2 Soft Questions that can Reveal Hard Truths of your Business
If you don’t know who you really are as a Fashion Company, your business decisions are not geared towards one direction in which you want your company to go. In my opinion, not knowing your core is often the source of all the confusion that makes you run around in different directions. With this post, let’s do a quick sanity check. I will ask you 2 soft questions. If you have clear answers, you can rest assured that you know your business to the core. If not, your answers may help you know your company better and pick that one direction in which you want it to go.
Q1. What type of Fashion Company are you?
- Are you a Fashion company/supplier?
- Are you an E-commerce company? Or
- Are you an E-commerce Fashion company? Or
- Are you a Fashion E-commerce company?
- Or an E-commerce company pretending to be fashion? Or Vice Versa?
This is a very generic and broad categorization. It’s not an exhaustive list of types of fashion companies. I am not talking about companies who are curators, affiliates or curator affiliates etc but the companies who take actual orders from their customers and get them shipped. Just to make sure, you understand each option completely, let me explain.
A) Fashion company / Supplier
You’re a Fashion company and you only design, manufacture and market for other retailers, wholesalers, online merchants, etc. You haven’t developed e-commerce as a sales channel yet.
Example: Small designers, manufacturers and bigger ones like Luxottica
B) E-commerce company
You’re not really a Fashion brand but an e-commerce company that sells exclusive and non-exclusive 3rd party brands through your website under your own brand name. This requires offering a convenience shopping model, which includes offering customers – bigger assortments, higher turnover (thinner margins) and faster delivery.
Example: Smaller, less known online fashion stores selling 3rd party brands and bigger players such as Amazon Fashion, Zappos, etc would also fall under the same category.
C) E-commerce Fashion company
You’re a Fashion brand first and then an e-commerce company. You don’t design/manufacture stuff but sell ‘exclusive’ fashion products sourced from other manufacturers/suppliers and sell them via Omni channels — physical retail, website, smartphones and other channels.
Example: NastyGal, Net-a-porter, ASOS
D) Fashion E-commerce company
You catch the current trends or you start new trends, and design, manufacture, market exclusive / licensed products via. e-commerce, physical retail, wholesale and other channels.
Example: Burberry, Warby Parker, Bonobos etc.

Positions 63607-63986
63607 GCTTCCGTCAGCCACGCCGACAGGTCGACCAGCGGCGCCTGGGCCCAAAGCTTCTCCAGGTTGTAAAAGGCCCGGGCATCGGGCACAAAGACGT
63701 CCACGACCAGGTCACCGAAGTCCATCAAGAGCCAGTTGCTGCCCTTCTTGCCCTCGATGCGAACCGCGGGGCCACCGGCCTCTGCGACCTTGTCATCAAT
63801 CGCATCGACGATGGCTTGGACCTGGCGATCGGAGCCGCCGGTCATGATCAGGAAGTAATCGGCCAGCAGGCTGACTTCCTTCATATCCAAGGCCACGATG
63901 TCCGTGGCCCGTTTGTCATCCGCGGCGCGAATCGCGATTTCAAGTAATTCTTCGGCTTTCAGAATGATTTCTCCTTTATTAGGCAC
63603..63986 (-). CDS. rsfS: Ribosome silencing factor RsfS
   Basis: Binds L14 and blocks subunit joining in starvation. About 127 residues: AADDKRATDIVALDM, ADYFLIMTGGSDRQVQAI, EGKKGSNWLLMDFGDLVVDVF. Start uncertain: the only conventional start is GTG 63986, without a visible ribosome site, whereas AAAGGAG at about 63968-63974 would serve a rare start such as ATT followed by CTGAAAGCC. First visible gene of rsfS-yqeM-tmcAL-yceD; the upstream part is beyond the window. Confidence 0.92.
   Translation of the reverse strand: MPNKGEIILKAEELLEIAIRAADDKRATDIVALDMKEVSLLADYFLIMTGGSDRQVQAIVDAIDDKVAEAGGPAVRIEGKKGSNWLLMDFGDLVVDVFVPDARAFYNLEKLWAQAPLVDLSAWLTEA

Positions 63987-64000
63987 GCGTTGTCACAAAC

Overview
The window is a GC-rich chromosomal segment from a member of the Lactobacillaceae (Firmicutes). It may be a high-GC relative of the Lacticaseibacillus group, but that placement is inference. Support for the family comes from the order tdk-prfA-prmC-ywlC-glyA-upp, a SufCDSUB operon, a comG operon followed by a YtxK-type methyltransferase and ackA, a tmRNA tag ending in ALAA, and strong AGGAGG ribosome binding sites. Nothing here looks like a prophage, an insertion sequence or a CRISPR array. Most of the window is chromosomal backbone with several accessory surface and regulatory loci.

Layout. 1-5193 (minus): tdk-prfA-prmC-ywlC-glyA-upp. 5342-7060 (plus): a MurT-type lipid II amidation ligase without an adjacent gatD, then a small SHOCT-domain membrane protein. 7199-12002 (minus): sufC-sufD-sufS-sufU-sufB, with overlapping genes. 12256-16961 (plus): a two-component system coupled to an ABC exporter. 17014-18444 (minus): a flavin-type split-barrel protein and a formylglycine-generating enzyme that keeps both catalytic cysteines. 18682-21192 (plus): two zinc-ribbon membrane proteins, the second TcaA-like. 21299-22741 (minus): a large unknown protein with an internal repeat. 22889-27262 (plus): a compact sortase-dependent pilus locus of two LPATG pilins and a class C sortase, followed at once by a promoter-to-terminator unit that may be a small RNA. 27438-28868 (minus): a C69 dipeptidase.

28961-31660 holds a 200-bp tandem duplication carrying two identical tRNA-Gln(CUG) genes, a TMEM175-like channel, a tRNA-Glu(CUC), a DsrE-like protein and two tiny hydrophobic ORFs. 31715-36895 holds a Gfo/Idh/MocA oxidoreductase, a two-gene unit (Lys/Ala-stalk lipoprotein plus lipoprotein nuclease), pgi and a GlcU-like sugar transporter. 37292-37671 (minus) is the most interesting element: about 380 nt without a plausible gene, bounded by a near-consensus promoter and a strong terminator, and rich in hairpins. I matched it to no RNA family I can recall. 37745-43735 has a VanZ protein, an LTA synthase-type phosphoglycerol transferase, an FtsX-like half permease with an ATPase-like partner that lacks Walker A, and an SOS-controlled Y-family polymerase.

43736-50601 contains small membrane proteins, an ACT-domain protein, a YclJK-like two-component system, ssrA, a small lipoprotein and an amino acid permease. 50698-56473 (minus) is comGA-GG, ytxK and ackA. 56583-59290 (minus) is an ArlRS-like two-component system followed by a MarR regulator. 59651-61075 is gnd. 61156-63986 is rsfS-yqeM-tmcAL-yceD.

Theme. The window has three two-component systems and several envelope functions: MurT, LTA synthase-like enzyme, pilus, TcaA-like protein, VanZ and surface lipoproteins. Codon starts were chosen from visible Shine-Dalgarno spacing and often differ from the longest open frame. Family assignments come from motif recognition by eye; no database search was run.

While there are many ways to run your Fashion business, many Fashion & E-commerce companies start their business with an objective to be an ‘Omni-channel Fashion E-commerce company’.
Were you able to select a definitive answer as in A, B, C or D? Great. But knowing your business model is one thing. What’s also important is that you know —
Are you really acting like a company you want to be or you’re just pretending? This brings me to my next question will help you decide whether you’re really the company you think you’re.
Q2. Are you playing to your strengths?
- You can’t call yourself a Fashion company if your strengths are not: Design, Manufacturing, Innovation, Logistics etc
- You can’t call yourself an E-commerce company, if your strengths don’t include: Technology, Logistics, Assortment, Ease of use, Competitive Pricing etc.
- You can’t call yourself an E-commerce fashion company or Fashion E-commerce company, if besides the above e-commerce skills, you don’t know Fashion (Design, Manufacturing, Sourcing, Cashing fashion trends, Innovation, Editorial etc as your company strengths.
There are many ways you can go about shaping the business model of your company but you need to develop required skills and strengths to actually be the kind of business you want to be. If you are an e-commerce company, don’t pretend to be a Fashion E-commerce Company. It won’t get you there. Instead, find people who know fashion. For example, hire graphic designers who know fashion, web designers who understand the rules of web designing in fashion, hire fashion copywriters instead of generic ones.
Or just work towards becoming an awesome e-commerce company; it’s better than being half-assed fashion e-commerce company.
I am the Founder at ILoveFashionRetail, where we design & develop e-commerce websites & mobile apps for fashion retailers. We also help fashion brands grow their online sales & traffic. My essays are featured at Forbes, Moz, Fairchild, FIT and more. Contact me.